1031 Exchange into Mixed-Use Property?

6 Replies

We will receive a net gain of $250,000 from the sale of a relinquished investment property and the funds will be held by a QI. We want to purchase a mixed-use replacement property for $750,000--a home with a detached apartment to rent out alongside a primary residence we'll move into as owners. The value of the replacement property is apportioned using a ratio of 66% residential to 33% investment—or $500,000 residential value to $250,000 investment value. Can we finance the purchase of the replacement property using the $250,000 in exchange funds as the down payment for the loan on the new property? Does this satisfy the requirement that the investment portion of the property (33% or $250,000) be paid for with exchange funds while the residential portion of the property (66% or $500,000) be paid for with only non-exchange funds—in this case, the funds borrowed from the lender? (I've set aside closing costs for the moment--let's say that the seller of the replacement property has agreed to pay all closing costs).

BAM Capital
Multifamily Growth & Income Fund II
New High Yield (10%) Targeted MONTHLY | Midwest-focused Fund
Backed by institutional-grade apartments, strong sponsor track record, $450M AUM, over 4,000 units.
Invest Now

@Tim Turner , In a mixed use situation like you are describing it is helpful to think of it as two different properties - one is your primary and one is investment.  You've done some great calculations to determine the % allotment.  And as long as the investment allocation meets your reinvestment target you will complete a successful 1031.  

But there's a couple potential issues here

1. The requirement to defer all tax is that you purchase at least as much replacement investment real estate as your net sale.  And that you use all of the proceeds from the sale to accomplish that.  

     a. This means that you can indeed use your proceeds as a down payment on the entire property as long as the investment allocation is at least equal to your net sale.

.    b. But I'm concerned because you use the word "gain" of $250K.  In your scenario the investment portion equals this number nicely.  But if your sale was actually for more then you may have a valuation problem.  Because the purchase requirement to meet to defer all tax is your net sale.  Not just the gain.  

So that could be a potential issue.  But your premise is solid and doable.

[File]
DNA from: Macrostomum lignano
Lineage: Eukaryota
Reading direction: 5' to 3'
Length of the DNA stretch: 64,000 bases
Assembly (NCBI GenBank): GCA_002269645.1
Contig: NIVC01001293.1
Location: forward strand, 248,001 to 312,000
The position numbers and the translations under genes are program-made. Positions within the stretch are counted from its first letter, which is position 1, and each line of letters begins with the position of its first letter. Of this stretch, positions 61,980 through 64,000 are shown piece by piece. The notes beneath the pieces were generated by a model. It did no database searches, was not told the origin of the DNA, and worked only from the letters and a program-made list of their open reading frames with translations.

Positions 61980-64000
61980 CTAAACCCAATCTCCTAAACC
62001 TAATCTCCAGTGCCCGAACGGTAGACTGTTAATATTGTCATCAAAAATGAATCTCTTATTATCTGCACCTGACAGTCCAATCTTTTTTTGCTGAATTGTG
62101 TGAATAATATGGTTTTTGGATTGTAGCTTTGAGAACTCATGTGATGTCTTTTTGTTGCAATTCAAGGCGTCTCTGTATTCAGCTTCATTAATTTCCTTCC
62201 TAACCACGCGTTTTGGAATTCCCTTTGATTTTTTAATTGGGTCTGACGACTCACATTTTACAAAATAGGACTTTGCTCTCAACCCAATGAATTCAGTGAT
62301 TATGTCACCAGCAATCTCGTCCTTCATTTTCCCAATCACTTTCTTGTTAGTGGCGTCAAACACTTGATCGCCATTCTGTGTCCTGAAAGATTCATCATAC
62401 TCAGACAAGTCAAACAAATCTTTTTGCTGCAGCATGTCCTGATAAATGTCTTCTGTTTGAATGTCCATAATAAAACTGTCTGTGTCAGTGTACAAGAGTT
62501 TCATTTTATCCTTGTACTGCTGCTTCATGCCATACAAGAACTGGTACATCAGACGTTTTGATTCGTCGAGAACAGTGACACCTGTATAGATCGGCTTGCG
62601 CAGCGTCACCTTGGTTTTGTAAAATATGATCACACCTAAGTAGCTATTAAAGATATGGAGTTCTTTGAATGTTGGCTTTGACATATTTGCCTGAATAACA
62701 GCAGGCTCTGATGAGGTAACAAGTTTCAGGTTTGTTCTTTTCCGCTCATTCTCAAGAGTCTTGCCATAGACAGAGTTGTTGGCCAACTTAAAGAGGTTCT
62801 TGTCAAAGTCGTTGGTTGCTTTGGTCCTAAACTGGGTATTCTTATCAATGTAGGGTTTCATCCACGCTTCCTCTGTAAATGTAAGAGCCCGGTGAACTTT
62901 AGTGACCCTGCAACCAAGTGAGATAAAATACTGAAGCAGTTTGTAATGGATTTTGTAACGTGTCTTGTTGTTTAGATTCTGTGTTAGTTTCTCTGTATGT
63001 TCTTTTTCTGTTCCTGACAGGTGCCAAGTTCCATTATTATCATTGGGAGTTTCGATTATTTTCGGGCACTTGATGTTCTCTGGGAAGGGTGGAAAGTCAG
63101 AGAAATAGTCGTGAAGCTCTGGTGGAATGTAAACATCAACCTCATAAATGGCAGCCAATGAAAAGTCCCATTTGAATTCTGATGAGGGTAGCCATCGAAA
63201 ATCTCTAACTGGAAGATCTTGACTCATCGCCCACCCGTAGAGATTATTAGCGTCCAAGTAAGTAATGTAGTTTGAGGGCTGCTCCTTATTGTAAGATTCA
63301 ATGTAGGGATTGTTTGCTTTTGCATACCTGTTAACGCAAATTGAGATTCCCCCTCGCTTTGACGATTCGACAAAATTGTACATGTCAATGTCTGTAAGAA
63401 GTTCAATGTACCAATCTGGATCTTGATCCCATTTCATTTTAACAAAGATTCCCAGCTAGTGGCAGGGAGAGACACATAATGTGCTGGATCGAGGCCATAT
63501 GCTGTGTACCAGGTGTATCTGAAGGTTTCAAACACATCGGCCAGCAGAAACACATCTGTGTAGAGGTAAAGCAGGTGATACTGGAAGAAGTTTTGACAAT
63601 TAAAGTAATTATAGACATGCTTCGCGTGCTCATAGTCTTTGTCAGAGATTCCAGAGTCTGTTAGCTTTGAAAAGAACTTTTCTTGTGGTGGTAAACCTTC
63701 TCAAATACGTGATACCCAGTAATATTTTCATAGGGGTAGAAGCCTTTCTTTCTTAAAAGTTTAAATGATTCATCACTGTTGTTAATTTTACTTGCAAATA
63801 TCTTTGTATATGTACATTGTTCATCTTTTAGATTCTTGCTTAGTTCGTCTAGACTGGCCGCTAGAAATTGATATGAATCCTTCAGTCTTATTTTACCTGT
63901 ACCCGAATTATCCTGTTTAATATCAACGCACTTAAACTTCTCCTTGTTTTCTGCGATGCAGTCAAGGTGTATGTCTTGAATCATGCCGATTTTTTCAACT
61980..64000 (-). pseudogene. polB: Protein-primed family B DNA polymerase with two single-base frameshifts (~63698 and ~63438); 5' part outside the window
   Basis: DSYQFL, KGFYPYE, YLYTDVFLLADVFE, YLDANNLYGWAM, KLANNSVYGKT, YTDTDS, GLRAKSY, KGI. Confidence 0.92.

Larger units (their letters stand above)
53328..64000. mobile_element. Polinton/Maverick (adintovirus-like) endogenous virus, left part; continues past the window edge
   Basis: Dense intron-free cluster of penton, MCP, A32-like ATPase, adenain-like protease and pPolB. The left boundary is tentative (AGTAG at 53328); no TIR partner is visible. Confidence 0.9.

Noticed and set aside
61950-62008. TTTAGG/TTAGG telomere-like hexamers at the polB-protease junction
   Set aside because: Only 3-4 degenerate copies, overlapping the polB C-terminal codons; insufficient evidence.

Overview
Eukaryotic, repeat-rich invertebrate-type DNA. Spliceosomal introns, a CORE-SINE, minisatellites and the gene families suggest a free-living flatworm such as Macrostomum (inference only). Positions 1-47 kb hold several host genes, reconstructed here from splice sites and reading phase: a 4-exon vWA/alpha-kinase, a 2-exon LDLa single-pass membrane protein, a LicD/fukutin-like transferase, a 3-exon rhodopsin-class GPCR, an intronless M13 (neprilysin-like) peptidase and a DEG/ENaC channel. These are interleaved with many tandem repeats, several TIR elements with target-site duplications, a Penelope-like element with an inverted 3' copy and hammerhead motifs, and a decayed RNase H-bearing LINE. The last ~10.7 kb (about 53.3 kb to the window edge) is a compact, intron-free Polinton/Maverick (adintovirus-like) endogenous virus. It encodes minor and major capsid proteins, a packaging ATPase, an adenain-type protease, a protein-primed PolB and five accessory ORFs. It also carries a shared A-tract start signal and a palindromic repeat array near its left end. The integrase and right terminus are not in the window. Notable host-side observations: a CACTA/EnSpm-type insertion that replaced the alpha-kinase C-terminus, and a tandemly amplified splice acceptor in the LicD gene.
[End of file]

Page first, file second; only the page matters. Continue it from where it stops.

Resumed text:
@Dave Foster , thank you for your reply! I may not be using the term "gain" properly...or maybe I am and I'm getting the valuation ratio wrong. Here are the details:

  • Relinquished Property Sale Price = $310,000
  • Closing Costs = $25,000
  • Mortgage Payoff = $35,000

So, after the two transaction costs listed above, we'll walk away with $250,000 deposited into the QI fund.

That would be 1/3 of the new property cost, roughly equivalent to the value of the investment portion...or does the investment portion need to be equivalent to the actual sale price of the relinquished property--in this case, $310,000?

One thing I think I did learn yesterday is that based on my original calculation, putting the $250k toward the investment portion would result in taxable book on the mortgage payoff of $35,000 because no equivalent debt will be left on the investment portion (only the mortgage debt acquired to obtain the residential portion of our purchased property). However, we can live with that in exchange for being able to put the bulk of this payout into this combo investment/residence purchase.

@Tim Turner , your reinvestment target is going to be the net sales price which is the contract price minus closing costs - 310 - 25K.  Or $285K.  You'll have $250K of proceeds that you need to purchase at least $285K of real estate to defer all tax.

You don't have to replace debt specifically.  You can use cash of your own to replace the debt.   But you still have to purchase $285K of replacement real estate.  So if the valuations only work out that the investment portion of the new property is worth $250K you'll either need to purchase another property to make up the difference, Or pay tax on the difference between the sale and purchase price.

You're not far off.  You may want to really scrutinize the property with your accountant and see if you can find another $35K of value for the investment portion